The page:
Are Real Estate Commissions too High?
For as long as I’ve been in the real estate business, agents have forever been faced with defending their fees. Comments like, “That’s unbelievable”, “I’ll never pay that much”, “You guys charge ‘way too much”, have become the most frequently discussed issues between sellers and agents.
After 40 years of defending my fees, I now get a chance to air my frustrations publicly and let the world (hopefully this paper gets worldwide distribution) know where all the money goes.
First, let me say that federal law requires that there can be no effort to fix commission rates. That is to say, that a coalition of brokers cannot agree to a ‘standard’ rate for a geographic area (i.e. Marco Island). Further, the law dictates that a local organization cannot state or imply a specific rate for agents in the locale. However, a specific office or individual may have a policy stating his ‘standard’ rate.
During my tenure, I have come across many sellers who seem more concerned about how much I earn, than how much they put in their pockets. On the other hand, I have had many clients who gladly paid my fee because of the significant return they realized or the guidance they received during the selling process. In reality, some professional agents, while charging a higher fee will generate a higher net to the seller. When was the last time you questioned your attorney’s fee or that of your doctor after a successful surgery?
Let’s look at what happens to that ‘unbelievable’ fee. The typical fee may range from 3% to 7%, depending on the price of the property, the effort required (by seller), the agent’s commitments and some other circumstances. Let’s look at a specific closing.
While we could take any sales price, for simplicity I’ll use $400,000 and a fee of 5% (my fee is more but not an easy calculation; and I don’t have a calculator handy). That comes to $20,000; “Unbelievable”! Now, let’s look at who gets what. Generally there is a ‘listing’ office and a ‘selling’ office and they share the fee equally: $10,000 each. Now let’s look at what happens to these funds.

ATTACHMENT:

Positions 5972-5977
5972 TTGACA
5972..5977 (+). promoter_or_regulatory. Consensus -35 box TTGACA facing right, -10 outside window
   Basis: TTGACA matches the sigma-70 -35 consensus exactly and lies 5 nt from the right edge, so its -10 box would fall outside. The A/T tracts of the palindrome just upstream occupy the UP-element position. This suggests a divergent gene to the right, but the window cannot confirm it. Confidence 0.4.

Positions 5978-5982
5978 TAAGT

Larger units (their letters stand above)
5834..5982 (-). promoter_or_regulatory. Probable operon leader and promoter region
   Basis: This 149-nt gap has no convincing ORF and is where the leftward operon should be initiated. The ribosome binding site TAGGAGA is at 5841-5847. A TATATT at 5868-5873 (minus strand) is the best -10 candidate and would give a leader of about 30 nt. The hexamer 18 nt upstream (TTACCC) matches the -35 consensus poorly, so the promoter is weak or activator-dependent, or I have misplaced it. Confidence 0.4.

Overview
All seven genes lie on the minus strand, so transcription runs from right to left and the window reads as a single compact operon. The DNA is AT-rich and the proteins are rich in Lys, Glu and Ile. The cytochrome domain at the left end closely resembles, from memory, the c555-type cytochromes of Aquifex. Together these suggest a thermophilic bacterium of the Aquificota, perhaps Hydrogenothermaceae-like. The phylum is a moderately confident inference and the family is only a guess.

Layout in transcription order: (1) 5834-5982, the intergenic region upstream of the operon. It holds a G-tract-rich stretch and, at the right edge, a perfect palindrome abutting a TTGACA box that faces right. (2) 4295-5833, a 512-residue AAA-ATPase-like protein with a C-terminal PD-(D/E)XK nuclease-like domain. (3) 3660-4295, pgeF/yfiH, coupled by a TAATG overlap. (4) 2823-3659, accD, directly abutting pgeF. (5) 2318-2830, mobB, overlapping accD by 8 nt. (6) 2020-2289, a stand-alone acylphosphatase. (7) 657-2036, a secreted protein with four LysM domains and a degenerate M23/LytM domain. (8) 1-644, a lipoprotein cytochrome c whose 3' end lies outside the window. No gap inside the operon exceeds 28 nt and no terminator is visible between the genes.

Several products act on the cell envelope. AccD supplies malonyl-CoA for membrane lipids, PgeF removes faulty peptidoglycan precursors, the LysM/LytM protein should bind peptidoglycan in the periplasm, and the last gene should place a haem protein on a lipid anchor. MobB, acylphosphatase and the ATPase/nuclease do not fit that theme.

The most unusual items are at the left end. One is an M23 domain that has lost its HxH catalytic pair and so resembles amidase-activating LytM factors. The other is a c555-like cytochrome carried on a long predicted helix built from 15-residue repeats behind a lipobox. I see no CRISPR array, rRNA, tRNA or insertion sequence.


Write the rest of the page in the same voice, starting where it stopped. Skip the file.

While there is no normal agent/broker split, I’ll use a 75/25 ratio (another easy calculation). With the broker (office) receiving $2,500 (the small share), the broker must pay the rent, utilities, support staff and a host of other expenses related to operating a real estate firm. Depending on the number of sales, there may be a profit or there may be a loss. Because of the low number of transactions over the past few years, nationally and locally, many offices have had to close their doors. Now I know this is a tear jerker, but many of these brokers were former agents who promoted themselves to a level beyond their capability and should have gone back to the sales staff years ago.
On the agent’s side of the financial equation is the sum of $7,500; “Unbelievable”. What a lot of money for one sale! Wait a minute: I think that we need to see if that’s the agent’s net. Let’s assume that the agent needs a nice automobile to take customers to properties. Most customers frown at the suggestion of a bicycle (tandem of course) ride to view a house or even the sidecar of a motorcycle; picky, picky, picky. To be successful, an agent must also invest in marketing himself and the properties he represents (very expensive). What about fuel and servicing for the car, computers, cell phones, support personnel, and materials?
Whatever the agent has left after business expenses, he or she probably has a mortgage and house expenses. He may even want to feed the kids, clothe them, and occasionally treat them to an ice cream cone.
Now before you break down into a sobbing session, let’s look into the local real estate statistics (compliments of the Marco Island MLS). For the year ending December 31, 2009, there were 994 closed transactions (houses and condos) and 638 agents to share the pie. That equates to an average of approximately 1 1/2 sales per agent.
Now you can cry for those who need to sell something – and fast; and let’s hope that the local agents don’t read this article. If they discover that they can’t afford to survive with their ‘low’ fees, they may want to petition the feds for some of the stimulus package and then we can all pay to support our poor fellow realtors.
Once your sobbing has ceased, raise your glass to the future. My cloudy crystal ball is beginning to clear and the future is looking brighter.
Marv Needles is the broker/owner of ERA Flagship Real Estate which he founded in 1973. He has been a full time resident of Marco Island for over 40 years.